Magnusson, Thomas
    Linköping University, Department of Management and Engineering, Project management, Innovations and Entrepreneurship . Linköping University, The Institute of Technology.
    Berggren, Christian
    Linköping University, Department of Management and Engineering, Project management, Innovations and Entrepreneurship . Linköping University, The Institute of Technology.
    Managing radical innovations within established structures: a case study of heavy hybrid-electric vehicle development2009Conference paper (Refereed)
  • 15.
    Sushandoyo, Dedy
    et al.
    Linköping University, Department of Management and Engineering, Project Innovations and Entrepreneurship. Linköping University, The Institute of Technology.
    Magnusson, Thomas
    Linköping University, Department of Management and Engineering, Project Innovations and Entrepreneurship. Linköping University, The Institute of Technology.
    Berggren, Christian
    Linköping University, Department of Management and Engineering, Project Innovations and Entrepreneurship. Linköping University, The Institute of Technology.
    New forma of vehicle maker - supplier interdependence?: the case of electric motor development of heavy hybrid vehicles2012In: The greening of the automotive industry / [ed] Giuseppe Calabrese, Palgrave Macmillan, 2012, p. 185-204Chapter in book (Other academic)
    Abstract [en]

    The aim of this chapter is to outline the key issues for heavy vehicle manufacturers in their collaboration with suppliers of electric motors. The information was collected via an in-depth study of the hybrid product development conducted by two heavy-vehicle manufacturers with their respective electric motor suppliers: Scania–Voith and Volvo Trucks– Kollmorgen. The two vehicle manufacturers used different types of electric motor for their hybrid powertrains. They also chose different types of architecture for their hybrid vehicles. By analysing the similarities and differences in these two collaborations, the chapter will demonstrate some of the key challenges involved.

    The next section presents the hybrid development processes at Volvo and Scania, and the following two sections deal with the technological dynamics of electric drive systems and the development of the electric motors used in Volvo Trucks’ and Scania’s heavy hybrid electric vehicles. A comparative analysis of hybrid development and supplier collaboration conducted by Volvo Trucks and Scania follows. The final section provides conclusions on how new product development (NPD) collaborations are organized and a discussion on lessons learnt from the study.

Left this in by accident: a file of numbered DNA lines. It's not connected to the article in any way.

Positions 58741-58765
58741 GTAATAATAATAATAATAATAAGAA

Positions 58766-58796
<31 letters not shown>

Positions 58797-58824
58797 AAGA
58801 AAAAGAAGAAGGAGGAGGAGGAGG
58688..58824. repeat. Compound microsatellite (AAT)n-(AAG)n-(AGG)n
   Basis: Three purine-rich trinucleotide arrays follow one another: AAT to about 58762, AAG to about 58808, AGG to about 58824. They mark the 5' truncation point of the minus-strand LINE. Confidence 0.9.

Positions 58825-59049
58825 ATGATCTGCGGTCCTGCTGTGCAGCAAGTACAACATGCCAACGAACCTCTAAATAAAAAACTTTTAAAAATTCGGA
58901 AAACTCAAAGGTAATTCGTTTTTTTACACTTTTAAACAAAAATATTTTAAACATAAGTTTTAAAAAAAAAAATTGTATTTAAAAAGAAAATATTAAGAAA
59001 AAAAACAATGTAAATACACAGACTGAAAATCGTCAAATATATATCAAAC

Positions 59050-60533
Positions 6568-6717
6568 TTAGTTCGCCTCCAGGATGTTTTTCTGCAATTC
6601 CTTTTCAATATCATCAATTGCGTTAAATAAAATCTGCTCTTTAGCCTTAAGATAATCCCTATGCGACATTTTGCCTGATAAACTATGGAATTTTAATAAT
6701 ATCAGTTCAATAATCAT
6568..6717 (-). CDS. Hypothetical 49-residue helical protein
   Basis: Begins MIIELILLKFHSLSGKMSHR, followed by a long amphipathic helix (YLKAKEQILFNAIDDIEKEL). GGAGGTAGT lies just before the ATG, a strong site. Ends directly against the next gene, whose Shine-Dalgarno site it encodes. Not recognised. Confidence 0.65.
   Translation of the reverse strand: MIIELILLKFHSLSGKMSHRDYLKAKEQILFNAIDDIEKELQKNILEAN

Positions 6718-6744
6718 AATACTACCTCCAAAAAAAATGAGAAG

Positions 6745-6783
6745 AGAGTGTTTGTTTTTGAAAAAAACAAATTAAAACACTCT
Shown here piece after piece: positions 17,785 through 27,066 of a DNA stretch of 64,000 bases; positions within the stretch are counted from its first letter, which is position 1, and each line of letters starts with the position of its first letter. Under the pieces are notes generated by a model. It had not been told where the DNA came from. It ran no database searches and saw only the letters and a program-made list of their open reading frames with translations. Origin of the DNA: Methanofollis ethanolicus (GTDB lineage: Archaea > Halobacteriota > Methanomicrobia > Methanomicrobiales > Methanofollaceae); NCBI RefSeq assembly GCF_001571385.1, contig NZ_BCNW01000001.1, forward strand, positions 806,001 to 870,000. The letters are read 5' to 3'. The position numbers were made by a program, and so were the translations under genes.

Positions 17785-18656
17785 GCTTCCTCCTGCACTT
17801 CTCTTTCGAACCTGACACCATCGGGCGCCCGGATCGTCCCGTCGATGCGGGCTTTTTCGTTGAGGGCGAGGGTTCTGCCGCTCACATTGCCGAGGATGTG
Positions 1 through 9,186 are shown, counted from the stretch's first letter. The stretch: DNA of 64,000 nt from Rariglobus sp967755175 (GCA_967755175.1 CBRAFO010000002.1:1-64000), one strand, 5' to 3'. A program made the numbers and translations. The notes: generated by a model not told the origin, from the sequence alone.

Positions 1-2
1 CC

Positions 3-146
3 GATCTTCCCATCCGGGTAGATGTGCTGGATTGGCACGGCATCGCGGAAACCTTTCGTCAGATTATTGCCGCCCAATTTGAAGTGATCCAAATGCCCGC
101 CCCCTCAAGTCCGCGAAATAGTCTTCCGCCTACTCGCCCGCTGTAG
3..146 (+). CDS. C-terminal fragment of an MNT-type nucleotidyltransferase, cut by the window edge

• 16.
    Sushandoyo, Dedy
    et al.
    Linköping University, Department of Management and Engineering, Project Innovations and Entrepreneurship. Linköping University, The Institute of Technology.
    Magnusson, Thomas
    Linköping University, Department of Management and Engineering, Project Innovations and Entrepreneurship. Linköping University, The Institute of Technology.
    Berggren, Christian
    Linköping University, Department of Management and Engineering, Project Innovations and Entrepreneurship. Linköping University, The Institute of Technology.
    'Sailing ship effects' in the global automotive industry?: Competition between 'new' and 'old' technologies in the race for sustainable solutions2012In: The greening of the automotive industry / [ed] Guiseppe Calabrese, Palgrave Macmillan, 2012, p. 103-123Chapter in book (Other academic)
    Abstract [en]

    The automotive industry has a strong presence in the global economy and employs a significant proportion of the working population. It has contributed to the growth of modern society by satisfying everyday mobility. However, it has been accused of badly affecting the environment and public health, and thus finding new methods of propulsion for automotives is currently a subject of intense debate. In this volume, the concept of sustainable development has been correlated with the main theoretical framework of production analysis and managerial economics, that is: manufacturing and architecture theories; the theory of comparative advantage of design-location; design driven and design-thinking theories; concepts-knowledge models; rule-based and innovative design regimes; path dependency theory; literature on breakthrough and disruptive innovations; studies on technology competition; reasoned action and planned behaviour theories; institutional theoretical approaches; firm growth theories; the smart grid paradigm; business model innovation; and definition of scenarios through analytic hierarchy process models and consumer framing.The Greening of the Automobile Industry is one of the products of the research programme 'Sustainable Development and Automotive Industry', run between 2007-2010 by GERPISA (the Permanent Group for the Study of and Research into the Automobile Industry and its Employees). GERPISA is a French-based international network of researchers in economics, management, history, and sociology, all studying the automotive industry. GERPISA was formed in 1992 and is made up of 400 members from 27 different countries. Since 2010 GERPISA has become a Groupement d'Interet Scientifique based at the Ecole Normale Superieure de Cachan.